This is one case where the young have an advantage. They're more optimistic, and even though one of the sources of their optimism is ignorance, in this case ignorance can sometimes beat knowledge.


Try to finish what you start, though, even if it turns out to be more work than you expected. Finishing things is not just an exercise in tidiness or self-discipline. In many projects a lot of the best work happens in what was meant to be the final stage.


Another permissible lie is to exaggerate the importance of what you're working on, at least in your own mind. If that helps you discover something new, it may turn out not to have been a lie after all.


Great work usually entails spending what would seem to most people an unreasonable amount of time on a problem. You can't think of this time as a cost, or it will seem too high. You have to find the work sufficiently engaging as it's happening.


There may be some jobs where you have to work diligently for years at things you hate before you get to the good part, but this is not how great work happens. Great work happens by focusing consistently on something you're genuinely interested in. When you pause to take stock, you're surprised how far you've come.


If you do work that compounds, you'll get exponential growth. Most people who do this do it unconsciously, but it's worth stopping to think about. Learning, for example, is an instance of this phenomenon: the more you learn about something, the easier it is to learn more. Growing an audience is another: the more fans you have, the more new fans they'll bring you.

The trouble with exponential growth is that the curve feels flat in the beginning. It isn't; it's still a wonderful exponential curve. But we can't grasp that intuitively, so we underrate exponential growth in its early stages.


Work doesn't just happen when you're trying to. There's a kind of undirected thinking you do when walking or taking a shower or lying in bed that can be very powerful. By letting your mind wander a little, you'll often solve problems you were unable to solve by frontal attack.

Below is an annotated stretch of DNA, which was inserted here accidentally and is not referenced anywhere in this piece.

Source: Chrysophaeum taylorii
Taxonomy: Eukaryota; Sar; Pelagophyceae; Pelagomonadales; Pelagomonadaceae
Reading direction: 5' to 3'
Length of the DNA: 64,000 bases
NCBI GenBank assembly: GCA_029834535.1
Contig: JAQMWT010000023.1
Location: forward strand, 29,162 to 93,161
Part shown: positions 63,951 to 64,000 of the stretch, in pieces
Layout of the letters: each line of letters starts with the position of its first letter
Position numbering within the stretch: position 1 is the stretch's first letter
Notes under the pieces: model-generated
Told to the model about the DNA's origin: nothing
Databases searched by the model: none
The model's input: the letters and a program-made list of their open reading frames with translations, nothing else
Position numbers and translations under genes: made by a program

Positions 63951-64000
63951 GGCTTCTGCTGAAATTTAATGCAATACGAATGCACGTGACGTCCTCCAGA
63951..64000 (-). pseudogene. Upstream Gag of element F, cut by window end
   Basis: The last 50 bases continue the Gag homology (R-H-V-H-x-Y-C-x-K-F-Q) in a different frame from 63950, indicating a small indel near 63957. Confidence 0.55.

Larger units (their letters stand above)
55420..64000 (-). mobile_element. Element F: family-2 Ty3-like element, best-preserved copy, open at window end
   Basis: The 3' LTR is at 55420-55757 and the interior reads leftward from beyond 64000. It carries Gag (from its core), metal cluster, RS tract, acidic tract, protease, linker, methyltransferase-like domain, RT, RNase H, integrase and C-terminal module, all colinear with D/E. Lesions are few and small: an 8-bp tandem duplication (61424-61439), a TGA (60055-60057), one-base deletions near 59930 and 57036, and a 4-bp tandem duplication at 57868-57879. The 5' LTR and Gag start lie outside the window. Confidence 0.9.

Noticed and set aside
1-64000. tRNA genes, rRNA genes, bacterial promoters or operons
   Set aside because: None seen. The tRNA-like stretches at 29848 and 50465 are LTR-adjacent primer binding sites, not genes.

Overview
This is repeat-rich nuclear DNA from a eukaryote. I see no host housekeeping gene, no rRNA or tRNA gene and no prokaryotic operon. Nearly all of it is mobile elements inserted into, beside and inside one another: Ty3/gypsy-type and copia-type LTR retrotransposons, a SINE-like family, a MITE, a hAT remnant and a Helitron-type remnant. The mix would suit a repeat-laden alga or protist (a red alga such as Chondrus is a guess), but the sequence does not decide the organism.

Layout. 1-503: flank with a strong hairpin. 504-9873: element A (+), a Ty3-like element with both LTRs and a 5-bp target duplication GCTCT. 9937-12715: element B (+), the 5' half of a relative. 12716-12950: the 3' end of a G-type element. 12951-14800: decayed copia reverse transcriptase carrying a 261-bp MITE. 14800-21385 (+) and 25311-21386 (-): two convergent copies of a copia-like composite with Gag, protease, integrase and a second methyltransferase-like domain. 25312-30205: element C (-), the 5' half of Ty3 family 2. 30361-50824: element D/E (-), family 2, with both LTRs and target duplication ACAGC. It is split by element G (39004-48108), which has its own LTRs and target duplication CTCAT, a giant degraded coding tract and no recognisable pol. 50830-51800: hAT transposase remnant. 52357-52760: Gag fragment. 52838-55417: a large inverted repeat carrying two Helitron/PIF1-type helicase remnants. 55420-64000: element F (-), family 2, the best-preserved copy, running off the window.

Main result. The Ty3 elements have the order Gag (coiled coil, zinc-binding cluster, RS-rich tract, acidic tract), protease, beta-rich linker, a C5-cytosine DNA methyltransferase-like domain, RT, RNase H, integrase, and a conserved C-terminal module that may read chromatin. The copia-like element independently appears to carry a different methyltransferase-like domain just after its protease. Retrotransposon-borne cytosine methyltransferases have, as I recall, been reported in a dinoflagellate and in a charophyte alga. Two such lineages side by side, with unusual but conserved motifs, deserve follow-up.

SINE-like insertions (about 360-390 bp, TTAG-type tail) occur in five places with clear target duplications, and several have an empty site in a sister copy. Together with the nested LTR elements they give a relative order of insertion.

You have to be working hard in the normal way to benefit from this phenomenon, though. You can't just walk around daydreaming. The daydreaming has to be interleaved with deliberate work that feeds it questions.


One way to aim high is to try to make something that people will care about in a hundred years. Not because their opinions matter more than your contemporaries', but because something that still seems good in a hundred years is more likely to be genuinely good.


Don't try to work in a distinctive style. Just try to do the best job you can; you won't be able to help doing it in a distinctive way.


Style is doing things in a distinctive way without trying to. Trying to is affectation.


One way to avoid intellectual dishonesty is to maintain a slight positive pressure in the opposite direction. Be aggressively willing to admit that you're mistaken. Once you've admitted you were mistaken about something, you're free. Till then you have to carry it.


There may be some jobs where it's an advantage to be cynical and pessimistic, but if you want to do great work it's an advantage to be optimistic, even though that means you'll risk looking like a fool sometimes. There's an old tradition of doing the opposite. The Old Testament says it's better to keep quiet lest you look like a fool. But that's advice for seeming smart. If you actually want to discover new things, it's better to take the risk of telling people your ideas.